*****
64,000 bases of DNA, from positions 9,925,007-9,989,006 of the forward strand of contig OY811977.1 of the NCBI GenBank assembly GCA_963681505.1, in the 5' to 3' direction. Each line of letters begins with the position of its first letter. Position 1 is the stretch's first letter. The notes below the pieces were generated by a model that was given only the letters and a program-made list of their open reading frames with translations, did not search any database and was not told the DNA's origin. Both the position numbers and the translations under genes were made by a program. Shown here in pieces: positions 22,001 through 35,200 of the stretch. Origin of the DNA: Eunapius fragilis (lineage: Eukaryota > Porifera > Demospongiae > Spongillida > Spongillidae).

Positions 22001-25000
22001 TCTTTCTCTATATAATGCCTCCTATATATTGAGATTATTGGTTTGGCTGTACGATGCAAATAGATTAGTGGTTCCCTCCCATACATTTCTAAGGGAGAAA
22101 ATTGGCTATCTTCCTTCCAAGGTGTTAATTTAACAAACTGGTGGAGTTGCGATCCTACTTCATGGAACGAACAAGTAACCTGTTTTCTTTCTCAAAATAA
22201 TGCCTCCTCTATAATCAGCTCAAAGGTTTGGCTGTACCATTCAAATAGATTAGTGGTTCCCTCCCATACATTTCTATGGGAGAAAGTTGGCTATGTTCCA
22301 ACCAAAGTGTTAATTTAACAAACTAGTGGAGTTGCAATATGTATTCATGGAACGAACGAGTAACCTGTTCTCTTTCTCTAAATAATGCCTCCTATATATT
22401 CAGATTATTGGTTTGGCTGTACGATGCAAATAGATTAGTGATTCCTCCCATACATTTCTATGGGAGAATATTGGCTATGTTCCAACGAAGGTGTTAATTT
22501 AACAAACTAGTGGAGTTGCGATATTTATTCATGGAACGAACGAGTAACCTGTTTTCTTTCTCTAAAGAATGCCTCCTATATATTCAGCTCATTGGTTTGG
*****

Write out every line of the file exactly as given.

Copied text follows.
64,000 bases of DNA, from positions 9,925,007-9,989,006 of the forward strand of contig OY811977.1 of the NCBI GenBank assembly GCA_963681505.1, in the 5' to 3' direction. Each line of letters begins with the position of its first letter. Position 1 is the stretch's first letter. The notes below the pieces were generated by a model that was given only the letters and a program-made list of their open reading frames with translations, did not search any database and was not told the DNA's origin. Both the position numbers and the translations under genes were made by a program. Shown here in pieces: positions 22,001 through 35,200 of the stretch. Origin of the DNA: Eunapius fragilis (lineage: Eukaryota > Porifera > Demospongiae > Spongillida > Spongillidae).

Positions 22001-25000
22001 TCTTTCTCTATATAATGCCTCCTATATATTGAGATTATTGGTTTGGCTGTACGATGCAAATAGATTAGTGGTTCCCTCCCATACATTTCTAAGGGAGAAA
22101 ATTGGCTATCTTCCTTCCAAGGTGTTAATTTAACAAACTGGTGGAGTTGCGATCCTACTTCATGGAACGAACAAGTAACCTGTTTTCTTTCTCAAAATAA
22201 TGCCTCCTCTATAATCAGCTCAAAGGTTTGGCTGTACCATTCAAATAGATTAGTGGTTCCCTCCCATACATTTCTATGGGAGAAAGTTGGCTATGTTCCA
22301 ACCAAAGTGTTAATTTAACAAACTAGTGGAGTTGCAATATGTATTCATGGAACGAACGAGTAACCTGTTCTCTTTCTCTAAATAATGCCTCCTATATATT
22401 CAGATTATTGGTTTGGCTGTACGATGCAAATAGATTAGTGATTCCTCCCATACATTTCTATGGGAGAATATTGGCTATGTTCCAACGAAGGTGTTAATTT
22501 AACAAACTAGTGGAGTTGCGATATTTATTCATGGAACGAACGAGTAACCTGTTTTCTTTCTCTAAAGAATGCCTCCTATATATTCAGCTCATTGGTTTGG